'Return what you stole': Greece ramps up pressure on UK to give back Parthenon Marbles
Evangelo Sipsas


Greece aims to finally have the Parthenon Marbles returned to Athens more than 200 years after a British ambassador removed them. 

In a symbolic gesture, fragments of the remaining Parthenon sculptures were transferred from the renovated National Archaeological Museum to the Acropolis Museum on Monday. 

The Greek Prime Minister Kyriakos Mitsotakis lobbied his British counterpart, Boris Johnson, for their return during a state visit in November. 

Mitsotakis has repeatedly described the marbles as one of the most important cultural links between contemporary Greece and its ancient past. Johnson has stressed that the decision lies with the British Museum, where the marbles are housed. 

A resolution proposed by Greece and titled "Return or restitution of cultural property to the countries of origin" has been unanimously adopted by the United Nations General Assembly.

Some 111 countries supported the resolution, a significant result that could assist Greek efforts in convincing the British government to return the artefacts.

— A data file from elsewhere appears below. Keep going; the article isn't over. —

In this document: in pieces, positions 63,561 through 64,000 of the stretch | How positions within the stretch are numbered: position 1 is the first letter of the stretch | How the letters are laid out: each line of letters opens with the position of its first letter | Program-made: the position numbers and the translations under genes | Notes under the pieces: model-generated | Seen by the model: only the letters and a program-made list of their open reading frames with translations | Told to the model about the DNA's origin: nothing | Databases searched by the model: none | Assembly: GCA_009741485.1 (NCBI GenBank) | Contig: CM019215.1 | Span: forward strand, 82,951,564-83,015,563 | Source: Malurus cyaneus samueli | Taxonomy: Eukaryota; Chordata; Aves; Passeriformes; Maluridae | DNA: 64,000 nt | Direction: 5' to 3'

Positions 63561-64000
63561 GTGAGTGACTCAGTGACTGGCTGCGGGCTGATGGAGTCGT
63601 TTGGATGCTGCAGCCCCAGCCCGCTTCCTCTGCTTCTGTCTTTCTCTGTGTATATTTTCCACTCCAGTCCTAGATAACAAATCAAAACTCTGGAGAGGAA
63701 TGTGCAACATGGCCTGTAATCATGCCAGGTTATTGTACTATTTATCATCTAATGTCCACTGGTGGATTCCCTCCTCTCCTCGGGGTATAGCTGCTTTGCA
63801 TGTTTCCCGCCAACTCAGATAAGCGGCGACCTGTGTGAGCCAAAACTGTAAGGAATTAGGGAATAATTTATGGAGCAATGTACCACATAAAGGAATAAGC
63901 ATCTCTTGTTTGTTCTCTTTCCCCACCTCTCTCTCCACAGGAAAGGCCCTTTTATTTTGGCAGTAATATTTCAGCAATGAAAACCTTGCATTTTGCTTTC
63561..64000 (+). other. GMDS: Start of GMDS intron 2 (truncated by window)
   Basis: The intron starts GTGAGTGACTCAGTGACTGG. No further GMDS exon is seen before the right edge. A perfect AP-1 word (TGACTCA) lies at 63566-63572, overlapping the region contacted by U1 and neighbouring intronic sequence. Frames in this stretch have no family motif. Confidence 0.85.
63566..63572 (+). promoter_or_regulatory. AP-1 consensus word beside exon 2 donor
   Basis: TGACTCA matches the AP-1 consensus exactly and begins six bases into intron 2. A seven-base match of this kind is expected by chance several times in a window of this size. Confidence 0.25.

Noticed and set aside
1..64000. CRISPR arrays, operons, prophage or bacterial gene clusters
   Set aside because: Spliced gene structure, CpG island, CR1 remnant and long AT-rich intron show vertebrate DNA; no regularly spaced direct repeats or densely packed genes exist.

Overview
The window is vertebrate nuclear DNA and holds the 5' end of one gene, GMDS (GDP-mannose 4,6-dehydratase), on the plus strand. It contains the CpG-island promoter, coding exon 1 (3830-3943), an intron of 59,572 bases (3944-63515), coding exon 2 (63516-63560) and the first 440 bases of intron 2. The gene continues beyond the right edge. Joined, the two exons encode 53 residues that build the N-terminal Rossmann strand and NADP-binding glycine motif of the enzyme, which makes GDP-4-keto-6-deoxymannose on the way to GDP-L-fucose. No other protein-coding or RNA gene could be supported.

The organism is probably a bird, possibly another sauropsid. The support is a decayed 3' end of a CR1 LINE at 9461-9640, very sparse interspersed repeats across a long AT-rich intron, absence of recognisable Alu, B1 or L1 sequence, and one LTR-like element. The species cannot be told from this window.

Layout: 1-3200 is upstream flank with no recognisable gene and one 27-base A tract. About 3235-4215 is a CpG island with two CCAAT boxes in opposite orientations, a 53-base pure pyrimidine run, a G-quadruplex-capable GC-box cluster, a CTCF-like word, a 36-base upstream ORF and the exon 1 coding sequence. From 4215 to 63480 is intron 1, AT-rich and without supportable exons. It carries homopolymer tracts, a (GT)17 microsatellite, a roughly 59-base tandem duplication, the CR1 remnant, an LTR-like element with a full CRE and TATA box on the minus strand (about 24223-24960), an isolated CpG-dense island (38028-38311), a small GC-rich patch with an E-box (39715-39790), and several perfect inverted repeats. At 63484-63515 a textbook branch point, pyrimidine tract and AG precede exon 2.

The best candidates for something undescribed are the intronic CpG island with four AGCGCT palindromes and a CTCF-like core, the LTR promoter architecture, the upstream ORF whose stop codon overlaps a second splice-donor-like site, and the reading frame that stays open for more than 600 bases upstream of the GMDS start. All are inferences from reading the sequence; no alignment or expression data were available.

The Parthenon Marbles, currently owned by the British Museum in London. /Reuters

The Parthenon Marbles, currently owned by the British Museum in London. /Reuters


Over the decades, there have been many petitions by citizens, politicians and celebrities from around the world to return the sculptures. 

They were originally part of the temple of the Parthenon and other buildings on the Acropolis of Athens. Greece's main argument for their return is that the marbles were chipped off the facades of these structures and illegally removed.

"If they really acquired them legally, they would've been able to show a receipt that gave them permission, but such proof doesn't exist," Director-General of the Acropolis Museum Nikos Stampolidis told CGTN Europe.

The British government argues the marbles were acquired legally by Lord Elgin, in line with the laws in force at that time.

Elgin, an ambassador to the Ottoman Empire that was then in charge of Athens, removed the sculptures between and 1801 to 1812, selling the items to the British Museum in 1816. Elgin's behavior was criticised at the time, with renowned English poet Lord Byron stating his action amounted to "looting."

Former Conservative MP and Brexit Party candidate Ann Widdecombe defended Elgin's action. "In the context of the time, it was perfectly legal, and nothing was wrong with it at all. So don't call us thieves, don't say we are looters, don't talk nonsense," she told CGTN Europe. 

Parts of the Parthenon are now under construction, restoring damage caused by weather erosion and war. Greeks hope these restoration efforts will also help convince the UK to return the sculptures to the ancient temple.

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